Dung

​Thursday,  August 18, 2016

Our last full day in the bush. We had a long outing 7am – 4pm. Twice we went on walking excursions, which were primarily a chance to see things up close… mostly dung… which is more interesting than you might think after almost 2 weeks in the bush. 

Our local guide helped us know about the eating habits and digestive processes of the animals we have been seeing, as well as what the guides can tells about their health and that of the environment. We also learned more about tracks, holes, and the ever popular termite. 

Only one walk was planned but it was interrupted by radio news that a cheetah had been sighted. We cut our walk short and sped off to watch the cheetah lounging on a termite mound and then wandering off into the shade. (My photos aren’t  clear. May borrow from a group member with one of those awesome cameras.).I was surprised to learn that cheetahs are not really cats but rather something between a cat and a dog. Huh? 

Hwange National Park, founded in the 1920’s, is the largest park in Zimbabwe but has no river. Instead it has 60 watering holes, some of which have human assistance. Today we stopped by two with scenic overlooks that attract lots of wildlife. Hippos,  elephants, crocodiles, impalas, kudu, turtles, warthogs, zebras, and, as always, lots of birds. My favorite was a warthog having what appeared to be a delightful mud bath. 

Other highlights of the day included a baby hippo, less than a week old, and an elephant charge stopped by our guide (I have video of this one).

We have seen more animals than I expected but for anyone considering such an expedition, I will mention that there are long periods of driving through desolate terrain over very bumpy roads to accomplish this. We are in the optimum season… not too cold in the mornings  (though I wore a fleece hat and gloves) and not too hot mid-day (though sun hats and sunscreen … and lots of water were needed.) No rain in this dry season so animals are easy to see as they congregate around the limited water sources.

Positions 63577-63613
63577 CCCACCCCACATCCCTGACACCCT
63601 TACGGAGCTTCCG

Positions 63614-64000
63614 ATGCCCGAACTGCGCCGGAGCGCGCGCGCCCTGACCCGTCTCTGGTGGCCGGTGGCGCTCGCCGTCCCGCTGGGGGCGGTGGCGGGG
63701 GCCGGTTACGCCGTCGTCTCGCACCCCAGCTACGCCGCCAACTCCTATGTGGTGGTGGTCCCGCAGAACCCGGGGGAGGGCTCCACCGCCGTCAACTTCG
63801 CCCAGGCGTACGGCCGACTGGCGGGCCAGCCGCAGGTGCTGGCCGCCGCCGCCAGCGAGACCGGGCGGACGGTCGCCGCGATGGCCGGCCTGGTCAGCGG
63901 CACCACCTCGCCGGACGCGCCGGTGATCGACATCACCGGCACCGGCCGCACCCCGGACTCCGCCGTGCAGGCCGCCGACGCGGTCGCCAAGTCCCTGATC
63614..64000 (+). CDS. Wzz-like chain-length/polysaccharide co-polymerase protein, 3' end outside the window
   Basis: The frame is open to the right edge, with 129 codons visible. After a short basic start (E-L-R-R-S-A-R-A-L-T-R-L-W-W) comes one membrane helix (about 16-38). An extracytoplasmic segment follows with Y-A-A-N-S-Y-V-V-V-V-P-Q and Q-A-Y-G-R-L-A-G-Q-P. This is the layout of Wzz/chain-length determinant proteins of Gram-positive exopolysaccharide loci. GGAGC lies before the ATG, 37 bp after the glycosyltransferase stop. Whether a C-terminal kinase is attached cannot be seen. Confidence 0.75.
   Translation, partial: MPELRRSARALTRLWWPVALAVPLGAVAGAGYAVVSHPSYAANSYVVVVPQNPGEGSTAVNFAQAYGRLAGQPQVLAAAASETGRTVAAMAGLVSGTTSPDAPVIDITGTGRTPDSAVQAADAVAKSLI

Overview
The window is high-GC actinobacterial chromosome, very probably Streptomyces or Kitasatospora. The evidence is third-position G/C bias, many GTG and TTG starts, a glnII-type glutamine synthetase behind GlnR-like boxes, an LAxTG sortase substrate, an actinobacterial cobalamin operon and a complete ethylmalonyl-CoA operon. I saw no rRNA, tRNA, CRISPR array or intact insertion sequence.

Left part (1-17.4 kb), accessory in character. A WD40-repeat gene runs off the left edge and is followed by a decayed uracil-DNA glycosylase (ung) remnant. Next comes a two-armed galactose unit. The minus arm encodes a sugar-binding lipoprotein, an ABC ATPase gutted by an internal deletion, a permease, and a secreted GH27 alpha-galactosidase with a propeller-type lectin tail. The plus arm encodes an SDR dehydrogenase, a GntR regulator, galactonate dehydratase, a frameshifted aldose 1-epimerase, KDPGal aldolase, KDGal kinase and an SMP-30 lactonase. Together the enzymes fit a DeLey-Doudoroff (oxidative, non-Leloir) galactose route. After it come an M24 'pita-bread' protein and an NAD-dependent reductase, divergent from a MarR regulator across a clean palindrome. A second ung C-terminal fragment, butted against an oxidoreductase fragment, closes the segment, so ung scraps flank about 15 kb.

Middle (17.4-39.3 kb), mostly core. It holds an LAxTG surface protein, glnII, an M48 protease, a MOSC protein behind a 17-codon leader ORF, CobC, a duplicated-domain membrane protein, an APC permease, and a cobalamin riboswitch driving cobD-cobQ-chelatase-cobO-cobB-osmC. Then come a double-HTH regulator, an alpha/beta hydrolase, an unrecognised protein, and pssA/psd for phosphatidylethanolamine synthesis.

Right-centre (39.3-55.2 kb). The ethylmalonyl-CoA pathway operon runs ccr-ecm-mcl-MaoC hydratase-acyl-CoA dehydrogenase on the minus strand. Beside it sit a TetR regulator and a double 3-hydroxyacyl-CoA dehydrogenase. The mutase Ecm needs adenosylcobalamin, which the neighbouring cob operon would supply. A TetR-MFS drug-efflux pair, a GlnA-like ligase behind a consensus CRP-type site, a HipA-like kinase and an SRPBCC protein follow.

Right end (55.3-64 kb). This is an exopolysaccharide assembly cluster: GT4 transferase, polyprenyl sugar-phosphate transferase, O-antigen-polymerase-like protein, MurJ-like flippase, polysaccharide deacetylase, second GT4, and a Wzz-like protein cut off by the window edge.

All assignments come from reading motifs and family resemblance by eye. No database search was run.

This evening we had a very interesting talk on the status of women in Africa. Things are improving. I am impressed by the personal sharing of our speakers who are camp staff. Then, for our last evening in this camp, we had a chance to drum a bit before the staff did some wonderful drumming, singing, and dancing. Our “rapper” did a great tribute to our guide for the last two weeks, Bex.

One last thing about Zimbabwe, guides are required to carry rifles, so the guide carried one in the bush, there was one on the jeep dashboard,  and they were carried as we were walked to our tents each evening. Also, we have tried to avoid American politics for the sake of of group unity (most, but not all, of us lean liberal) however the Africans clearly don’t understand gun issues to be “political” for us. When we have discussed American gun laws, the Africans seem to find them incomprehensible lax. 


It has been wonderful but I am ready to head back to “civilization” and our 2 days in Victoria Falls. 

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One Response to Dung

  1. Rose Beiler says:

    I have been reading your posts with fascination as I have been reading Alexandra Fuller’s memoir Don’ let’s go to the Dogs Tonight. She grew up in many of the places you have visited. If you haven’t read it, I recommend it. She offers a fascinating (and sometimes difficult) historical perspective on Rhodesia, Zimbabwe, and Zambia in the 1960s and 1970s – a period of lots of change in the region.

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